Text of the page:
The program is an attempt to attract new officers to offset retirements, Dye said.
" The Illinois State Police, state-wide, got the biggest budget in our history approved through the governor's office to run several academy classes," he said. "We're trying to get at least 300 troopers hired and sent through the academy through the next several months. It's our biggest recruiting push ever.
"We're a big agency with a lot of different facets. We have a lot of different departments within the agency. And, the agency as a whole, it takes a lot of people to staff it. With the upcoming retirements we have in the next few months, that's the main reason we have this big emphasis and push for recruitment."
Added Moon, "I think the concept of it is good. Hopefully it'll be a good program that works. The facts are, just like every other police agency across the nation, we're losing officers to attrition before we can hire them. We're looking for anything we can do to bring officers into our agency."
Thorough background checks
Dye also addressed questions about whether the shorter lateral program could lead to less-qualified law enforcement candidates.
"Absolutely not," he said.
Dye noted each candidate still undergoes a rigorous and intensive background check and that anyone with past "integrity" or "character" issues from their previous department immediately will be removed from the hiring process.
"It's a lengthy background check — very thorough and detailed," he said. "We know we're getting quality officers from previous departments."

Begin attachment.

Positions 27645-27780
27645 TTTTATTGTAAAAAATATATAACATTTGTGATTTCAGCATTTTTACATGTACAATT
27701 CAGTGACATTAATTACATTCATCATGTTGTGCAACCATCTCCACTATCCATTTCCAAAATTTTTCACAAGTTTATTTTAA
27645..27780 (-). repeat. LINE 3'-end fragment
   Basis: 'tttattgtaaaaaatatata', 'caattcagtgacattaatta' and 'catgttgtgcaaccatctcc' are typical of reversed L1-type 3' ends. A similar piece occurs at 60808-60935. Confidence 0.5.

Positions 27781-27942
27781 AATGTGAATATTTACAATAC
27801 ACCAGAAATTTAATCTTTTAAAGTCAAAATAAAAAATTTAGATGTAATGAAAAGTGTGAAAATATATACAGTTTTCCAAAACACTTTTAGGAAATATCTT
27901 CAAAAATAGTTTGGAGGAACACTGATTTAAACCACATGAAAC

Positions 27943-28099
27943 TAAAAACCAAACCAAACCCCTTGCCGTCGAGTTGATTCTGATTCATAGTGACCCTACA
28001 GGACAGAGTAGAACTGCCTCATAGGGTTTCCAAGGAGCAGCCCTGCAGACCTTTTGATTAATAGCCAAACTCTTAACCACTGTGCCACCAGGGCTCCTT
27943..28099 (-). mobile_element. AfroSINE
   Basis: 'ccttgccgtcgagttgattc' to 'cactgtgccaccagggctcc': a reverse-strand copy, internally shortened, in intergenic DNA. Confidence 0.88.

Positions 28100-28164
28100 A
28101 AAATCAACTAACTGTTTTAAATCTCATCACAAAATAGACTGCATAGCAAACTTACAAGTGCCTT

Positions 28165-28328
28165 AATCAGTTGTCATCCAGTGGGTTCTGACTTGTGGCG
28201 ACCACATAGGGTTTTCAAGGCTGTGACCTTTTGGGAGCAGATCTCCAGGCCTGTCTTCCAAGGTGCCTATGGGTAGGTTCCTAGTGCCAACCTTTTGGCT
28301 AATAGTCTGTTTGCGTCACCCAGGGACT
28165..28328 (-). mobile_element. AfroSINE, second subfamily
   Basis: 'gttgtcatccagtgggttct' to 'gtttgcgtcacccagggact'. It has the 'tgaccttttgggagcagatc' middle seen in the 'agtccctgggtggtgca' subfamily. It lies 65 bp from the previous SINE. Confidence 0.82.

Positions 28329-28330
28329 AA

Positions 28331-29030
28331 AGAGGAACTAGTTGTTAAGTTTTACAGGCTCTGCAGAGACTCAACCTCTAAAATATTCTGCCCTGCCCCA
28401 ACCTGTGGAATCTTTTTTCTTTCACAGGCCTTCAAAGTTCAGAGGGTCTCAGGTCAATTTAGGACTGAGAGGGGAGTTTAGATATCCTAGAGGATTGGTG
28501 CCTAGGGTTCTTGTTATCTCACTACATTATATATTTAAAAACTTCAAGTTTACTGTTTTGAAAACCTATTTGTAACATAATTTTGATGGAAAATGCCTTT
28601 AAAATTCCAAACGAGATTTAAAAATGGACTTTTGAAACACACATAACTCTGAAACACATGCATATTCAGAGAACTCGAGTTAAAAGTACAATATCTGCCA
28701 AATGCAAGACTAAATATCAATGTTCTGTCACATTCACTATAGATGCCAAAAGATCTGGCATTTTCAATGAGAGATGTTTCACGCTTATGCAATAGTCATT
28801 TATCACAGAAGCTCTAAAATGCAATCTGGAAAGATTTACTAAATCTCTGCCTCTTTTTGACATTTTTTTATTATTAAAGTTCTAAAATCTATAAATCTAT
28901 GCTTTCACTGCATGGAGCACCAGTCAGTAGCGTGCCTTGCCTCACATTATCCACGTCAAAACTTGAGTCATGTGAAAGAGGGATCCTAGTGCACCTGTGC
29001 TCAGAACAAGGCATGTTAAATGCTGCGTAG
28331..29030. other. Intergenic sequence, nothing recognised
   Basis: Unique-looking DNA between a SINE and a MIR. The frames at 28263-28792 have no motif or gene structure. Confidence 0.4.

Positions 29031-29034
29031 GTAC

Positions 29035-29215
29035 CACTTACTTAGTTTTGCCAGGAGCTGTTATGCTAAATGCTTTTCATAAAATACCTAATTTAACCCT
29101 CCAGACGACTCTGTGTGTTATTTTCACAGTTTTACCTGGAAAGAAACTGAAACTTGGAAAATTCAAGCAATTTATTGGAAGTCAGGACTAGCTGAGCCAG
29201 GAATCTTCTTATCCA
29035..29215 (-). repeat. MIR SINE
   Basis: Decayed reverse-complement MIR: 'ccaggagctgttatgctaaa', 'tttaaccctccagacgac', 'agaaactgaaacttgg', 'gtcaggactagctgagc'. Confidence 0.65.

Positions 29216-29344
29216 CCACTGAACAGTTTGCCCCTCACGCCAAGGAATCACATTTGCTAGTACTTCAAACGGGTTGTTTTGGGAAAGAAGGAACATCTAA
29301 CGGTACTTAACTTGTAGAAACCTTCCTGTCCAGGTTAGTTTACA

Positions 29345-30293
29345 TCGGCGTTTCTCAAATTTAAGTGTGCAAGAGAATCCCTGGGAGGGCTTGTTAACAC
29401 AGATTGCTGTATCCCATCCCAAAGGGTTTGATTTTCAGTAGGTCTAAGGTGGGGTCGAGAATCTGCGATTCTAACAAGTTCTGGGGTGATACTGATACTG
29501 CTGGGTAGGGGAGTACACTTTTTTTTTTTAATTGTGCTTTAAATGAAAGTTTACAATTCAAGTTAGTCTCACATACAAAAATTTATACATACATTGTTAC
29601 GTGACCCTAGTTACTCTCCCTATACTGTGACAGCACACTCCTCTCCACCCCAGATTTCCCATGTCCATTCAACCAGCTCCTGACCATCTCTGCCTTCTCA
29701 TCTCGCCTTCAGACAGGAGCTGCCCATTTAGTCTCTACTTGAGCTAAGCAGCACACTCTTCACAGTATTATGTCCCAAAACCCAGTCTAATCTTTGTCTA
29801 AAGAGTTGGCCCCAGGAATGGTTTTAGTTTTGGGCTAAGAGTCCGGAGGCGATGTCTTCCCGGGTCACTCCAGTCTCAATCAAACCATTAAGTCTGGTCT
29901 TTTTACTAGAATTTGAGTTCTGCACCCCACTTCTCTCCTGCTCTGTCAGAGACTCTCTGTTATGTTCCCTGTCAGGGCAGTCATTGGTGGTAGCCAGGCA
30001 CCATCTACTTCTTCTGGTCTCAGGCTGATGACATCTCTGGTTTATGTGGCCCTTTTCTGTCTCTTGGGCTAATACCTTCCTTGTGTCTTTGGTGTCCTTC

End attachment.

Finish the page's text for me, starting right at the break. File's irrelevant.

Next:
He also touched on whether securing officers away from local departments could cause shortages elsewhere.
"My answer is this: Historically, the state police, there's always been local officers and officers from the sheriff's departments who have applied with the state police and been hired with the state police," he said.
Moon echoed Dye's remarks.
"It's a good thing for our agency and officers wanting to lateral over," Moon said. "I don't think the quality of officer will be hurt by this program. If there are any problems, they'll be addressed through the process. So I don't think there's a fear of losing quality because of this."
What happens post-graduation?
Upon graduation from the ISP Academy, troopers will work in one of the 21 patrol districts across the state; however, after an initial assignment to patrol, they will have the opportunity to apply to one of the many specialty positions within the ISP, according to the release.
These specialty positions include, Drug Enforcement, Violent Crime Investigations, Crimes against Children, Gaming, Public Corruption, Forensic Crime Scene Services, Internal Investigations, Special Weapons and Tactics (SWAT) Team, Air Operations, K-9 Handler, Motorcycle Unit, the Executive Protection Unit, and the Academy.
Take home car, pay incentives
Other benefits to joining the state police, Dye added, include a take-home car and no maximum salaries.
"You can't use it for personal use, but everyone has a take-home work car, even if you're working out of the academy," he said.
Interested candidates can visit www.illinoistrooper.com for applications or call Dye Jr. at 217-685-4752. The application deadline is Wednesday, June 1.
(c)2022 the Belleville News-Democrat (Belleville, Ill.)